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Five Tips for Preventing Workplace Injuries

Five Tips for Preventing Workplace Injuries

One of the biggest expenses for business owners every year is the cost of injuries and workplace safety. Injuries cost business owners billions of dollars in benefits and countless numbers of lost man-hours, which also slows down production and indirectly results in even further profit loss. Direct costs of injuries can include things like workers’ compensation insurance, medical expenses, or even legal services when an employee decides to sue for their injuries. There are also indirect costs, such as training new employees when one can no longer work, accident investigation, and even equipment repair that can occur after an injury.

What’s the best way to cut down on this massive expenditure? Simple: prevent injuries from happening in the first place. In honor of June being National Safety Month, here are five tips on how to prevent workplace injuries and encourage safety from our Albuquerque workers’ comp attorney.

Develop, Incorporate, & Enforce a Safety Plan

An environment that’s dedicated to safety starts right from the top. It is management’s responsibility to develop a safety plan that’s both conducive to the work environment they want to promote, and then to implement that plan throughout the company. Each company’s philosophy on safety should be unique, and properly reflect not only your mission and culture as a company, but your dedication to the safety and well-being of your employees.

A safety philosophy can include more than just your goals and how you plan to achieve them, but it can also include your mission for a company culture. In fact, a lot of companies with desk-oriented employees are often providing standing desks and regular resting breaks to help prevent long-term trauma injuries like carpal tunnel. Your safety plan should always include encouragement for employees to report any potential safety hazards they see, such as dangerous practices, defective or dangerous equipment, or hazardous behavior.

Educate & Train Your Employees & Management

What’s the best way to implement a safety plan for your entire company? Educating your employees through thorough and rigorous training. Depending on the hazards your company deals with on a day to day basis, your training could include everything from how to handle dangerous chemicals and operate heavy machinery, to openly encouraging your workers to get up from their desks and walk around for a little while. Every company should also train workers to avoid placing things in walkways to prevent trip hazards or clean up spills to prevent slippery floors from causing injuries. A shared responsibility for safety can only benefit your entire workforce as a whole, and proper training can instill this philosophy on a regular and consistent basis.

Research & Correct Safety Vulnerabilities

Your business is unique and therefore has numerous unique safety vulnerabilities. Rather than simply ignoring these vulnerabilities or shoving them under the rug and hoping for the best, you should research these issues and address them as soon as possible to find a proper and adequate solution. In most instances, safety vulnerabilities can be fixed to remove the hazard entirely, and while it may have a cost, the price likely pales in comparison to a potential injury. If you can’t eliminate a potential hazard, properly instructing your employees on how to work with it and providing them with ideal safety equipment can dramatically lower the chances of a major injury impacting your business.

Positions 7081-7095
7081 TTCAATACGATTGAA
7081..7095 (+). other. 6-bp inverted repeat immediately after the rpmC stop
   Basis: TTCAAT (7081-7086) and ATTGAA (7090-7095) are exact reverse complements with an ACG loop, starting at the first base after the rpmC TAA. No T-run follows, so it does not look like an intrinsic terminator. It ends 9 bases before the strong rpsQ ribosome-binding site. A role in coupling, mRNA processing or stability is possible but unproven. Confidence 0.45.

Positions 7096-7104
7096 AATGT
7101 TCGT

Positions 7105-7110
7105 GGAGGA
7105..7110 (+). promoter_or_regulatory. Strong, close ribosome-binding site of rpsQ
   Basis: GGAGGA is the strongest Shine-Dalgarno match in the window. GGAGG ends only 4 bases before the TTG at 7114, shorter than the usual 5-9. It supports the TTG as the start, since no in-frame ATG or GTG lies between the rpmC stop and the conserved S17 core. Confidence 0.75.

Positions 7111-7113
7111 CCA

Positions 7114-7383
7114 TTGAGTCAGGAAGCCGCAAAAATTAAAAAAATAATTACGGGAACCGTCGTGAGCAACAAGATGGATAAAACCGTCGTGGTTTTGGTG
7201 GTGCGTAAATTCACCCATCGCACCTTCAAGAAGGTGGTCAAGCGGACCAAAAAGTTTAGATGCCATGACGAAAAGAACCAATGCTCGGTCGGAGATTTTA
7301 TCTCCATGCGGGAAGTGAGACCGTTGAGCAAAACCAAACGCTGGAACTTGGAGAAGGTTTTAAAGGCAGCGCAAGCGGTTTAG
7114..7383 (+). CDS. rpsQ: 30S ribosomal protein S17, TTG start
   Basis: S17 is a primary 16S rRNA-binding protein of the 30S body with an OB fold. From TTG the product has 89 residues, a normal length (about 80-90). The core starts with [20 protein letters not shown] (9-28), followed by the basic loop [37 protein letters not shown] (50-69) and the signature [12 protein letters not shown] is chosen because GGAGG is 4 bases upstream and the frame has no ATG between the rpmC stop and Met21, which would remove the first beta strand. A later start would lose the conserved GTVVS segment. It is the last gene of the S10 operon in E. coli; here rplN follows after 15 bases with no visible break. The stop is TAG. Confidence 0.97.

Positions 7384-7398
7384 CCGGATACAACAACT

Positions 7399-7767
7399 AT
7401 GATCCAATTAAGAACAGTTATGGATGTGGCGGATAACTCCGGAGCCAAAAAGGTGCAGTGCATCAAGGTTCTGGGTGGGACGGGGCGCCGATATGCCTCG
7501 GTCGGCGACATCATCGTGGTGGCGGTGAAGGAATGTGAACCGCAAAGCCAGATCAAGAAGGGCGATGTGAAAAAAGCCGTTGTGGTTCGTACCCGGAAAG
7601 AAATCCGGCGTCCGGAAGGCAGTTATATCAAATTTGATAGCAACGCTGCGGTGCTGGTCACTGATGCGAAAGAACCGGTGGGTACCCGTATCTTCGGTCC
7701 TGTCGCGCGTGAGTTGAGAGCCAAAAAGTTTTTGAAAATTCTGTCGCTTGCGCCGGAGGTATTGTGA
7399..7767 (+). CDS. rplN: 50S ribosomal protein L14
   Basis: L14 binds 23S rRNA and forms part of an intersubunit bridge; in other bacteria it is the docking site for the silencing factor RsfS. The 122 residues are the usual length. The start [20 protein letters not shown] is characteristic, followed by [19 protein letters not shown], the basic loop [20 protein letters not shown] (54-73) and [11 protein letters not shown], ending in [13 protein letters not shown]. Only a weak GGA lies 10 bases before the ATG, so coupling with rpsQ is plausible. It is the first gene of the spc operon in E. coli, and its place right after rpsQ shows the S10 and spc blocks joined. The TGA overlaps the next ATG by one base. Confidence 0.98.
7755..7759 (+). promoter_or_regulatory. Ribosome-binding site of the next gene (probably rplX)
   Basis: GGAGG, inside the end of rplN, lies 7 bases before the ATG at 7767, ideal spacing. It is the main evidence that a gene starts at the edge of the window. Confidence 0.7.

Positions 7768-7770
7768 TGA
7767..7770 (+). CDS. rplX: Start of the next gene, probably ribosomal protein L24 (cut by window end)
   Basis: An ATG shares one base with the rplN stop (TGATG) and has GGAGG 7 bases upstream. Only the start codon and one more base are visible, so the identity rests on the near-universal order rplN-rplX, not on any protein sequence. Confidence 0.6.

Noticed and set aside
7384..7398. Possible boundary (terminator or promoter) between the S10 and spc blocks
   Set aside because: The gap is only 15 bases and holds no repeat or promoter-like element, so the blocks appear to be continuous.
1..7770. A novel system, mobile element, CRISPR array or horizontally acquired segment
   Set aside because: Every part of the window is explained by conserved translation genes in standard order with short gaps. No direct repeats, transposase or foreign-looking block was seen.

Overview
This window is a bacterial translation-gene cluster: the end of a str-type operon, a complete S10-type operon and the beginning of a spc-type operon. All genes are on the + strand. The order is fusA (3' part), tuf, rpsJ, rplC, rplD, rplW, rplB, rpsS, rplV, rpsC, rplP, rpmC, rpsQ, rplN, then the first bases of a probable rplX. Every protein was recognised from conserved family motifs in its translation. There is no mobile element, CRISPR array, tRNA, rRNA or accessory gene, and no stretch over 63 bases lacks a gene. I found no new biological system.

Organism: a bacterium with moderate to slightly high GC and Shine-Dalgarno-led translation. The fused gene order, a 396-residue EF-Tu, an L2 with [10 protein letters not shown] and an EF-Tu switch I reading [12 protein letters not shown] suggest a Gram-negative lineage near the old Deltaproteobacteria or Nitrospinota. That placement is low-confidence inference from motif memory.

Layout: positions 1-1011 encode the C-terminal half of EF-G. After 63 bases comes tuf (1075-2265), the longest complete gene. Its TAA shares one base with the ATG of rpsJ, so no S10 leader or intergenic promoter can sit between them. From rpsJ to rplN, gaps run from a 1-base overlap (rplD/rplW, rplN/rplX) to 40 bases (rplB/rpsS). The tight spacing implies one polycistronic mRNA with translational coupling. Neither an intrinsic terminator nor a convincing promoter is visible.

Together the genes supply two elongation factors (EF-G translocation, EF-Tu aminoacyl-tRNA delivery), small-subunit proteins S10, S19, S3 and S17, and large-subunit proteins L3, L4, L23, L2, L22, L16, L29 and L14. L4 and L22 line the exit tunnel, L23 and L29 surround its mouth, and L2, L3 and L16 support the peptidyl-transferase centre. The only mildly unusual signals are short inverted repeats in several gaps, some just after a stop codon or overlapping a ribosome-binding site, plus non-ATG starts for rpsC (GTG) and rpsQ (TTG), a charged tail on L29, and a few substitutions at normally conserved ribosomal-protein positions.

Keep Up With Necessary Maintenance

Does your business work with vehicles, such as cars or trucks? What about heavy machinery? What about specialized machinery designed for manufacturing or potentially dangerous tools that require maintenance to ensure they keep working well? These are all things that need to be properly maintained, and being negligent on this maintenance is not only incredibly dangerous to your workers, but could make you liable should an accident happen. Encourage your employees to carefully track all usage of tools or devices that need regular maintenance, and then always make sure this maintenance is performed on-time. While maintenance may be a substantial cost, the costs of a lawsuit against you for negligent maintenance is far, far greater.

Don’t Cut Corners

Skipping steps to complete tasks ahead of schedule rarely works out well and usually only exacerbates any issues. This is particularly true when it comes to safety. For example, not providing the proper equipment for those who work with dangerous machines or chemicals can dramatically increase their chances of an injury, even if you thoroughly train them on how to handle a particular situation.

Skimping on your responsibilities not only goes completely against your proposed dedication to safety that you expect your employees to follow, but it could put them directly in harm’s way. Be sure you do your part to promote a safe working environment, including making it possible for your workers to adhere to the training you gave them as closely as possible.

If you have been injured on the job, call Michael J. Doyle, Attorney at Law today at 505-219-2176 to request a free case evaluation and get the help you need filing a workers’ compensation claim.
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